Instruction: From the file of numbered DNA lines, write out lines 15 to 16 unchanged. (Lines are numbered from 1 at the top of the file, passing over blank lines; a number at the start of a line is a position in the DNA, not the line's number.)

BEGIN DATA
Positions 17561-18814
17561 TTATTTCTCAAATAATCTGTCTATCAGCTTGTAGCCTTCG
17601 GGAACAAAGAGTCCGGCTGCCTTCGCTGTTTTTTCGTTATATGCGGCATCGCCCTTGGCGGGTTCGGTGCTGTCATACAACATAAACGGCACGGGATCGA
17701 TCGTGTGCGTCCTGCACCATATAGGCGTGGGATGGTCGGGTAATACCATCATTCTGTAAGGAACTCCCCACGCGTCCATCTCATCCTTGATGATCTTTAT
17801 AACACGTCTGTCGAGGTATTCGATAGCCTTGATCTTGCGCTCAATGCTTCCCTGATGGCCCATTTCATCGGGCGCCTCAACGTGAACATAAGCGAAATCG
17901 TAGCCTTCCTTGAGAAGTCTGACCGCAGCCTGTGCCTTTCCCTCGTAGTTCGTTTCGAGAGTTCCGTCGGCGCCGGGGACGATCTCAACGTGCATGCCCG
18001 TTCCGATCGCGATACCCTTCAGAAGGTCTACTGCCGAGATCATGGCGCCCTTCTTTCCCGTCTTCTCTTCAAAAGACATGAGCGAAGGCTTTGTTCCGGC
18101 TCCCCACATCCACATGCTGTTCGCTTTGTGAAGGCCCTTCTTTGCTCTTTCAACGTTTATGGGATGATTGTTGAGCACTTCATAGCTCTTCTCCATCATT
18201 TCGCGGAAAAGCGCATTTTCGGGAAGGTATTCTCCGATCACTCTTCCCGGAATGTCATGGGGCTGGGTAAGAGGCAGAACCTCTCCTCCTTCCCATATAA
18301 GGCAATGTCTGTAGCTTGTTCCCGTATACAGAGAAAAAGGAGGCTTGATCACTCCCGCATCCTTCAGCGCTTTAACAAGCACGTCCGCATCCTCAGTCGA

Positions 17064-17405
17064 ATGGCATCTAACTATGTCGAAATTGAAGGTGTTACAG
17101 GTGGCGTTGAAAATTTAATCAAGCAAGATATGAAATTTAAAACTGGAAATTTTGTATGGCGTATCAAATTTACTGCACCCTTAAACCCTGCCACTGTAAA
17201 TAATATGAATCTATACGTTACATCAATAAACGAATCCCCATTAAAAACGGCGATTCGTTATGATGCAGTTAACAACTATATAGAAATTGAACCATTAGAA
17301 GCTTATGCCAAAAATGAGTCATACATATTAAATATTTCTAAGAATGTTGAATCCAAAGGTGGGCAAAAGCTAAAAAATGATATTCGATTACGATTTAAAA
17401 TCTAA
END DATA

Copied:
17301 GCTTATGCCAAAAATGAGTCATACATATTAAATATTTCTAAGAATGTTGAATCCAAAGGTGGGCAAAAGCTAAAAAATGATATTCGATTACGATTTAAAA
17401 TCTAA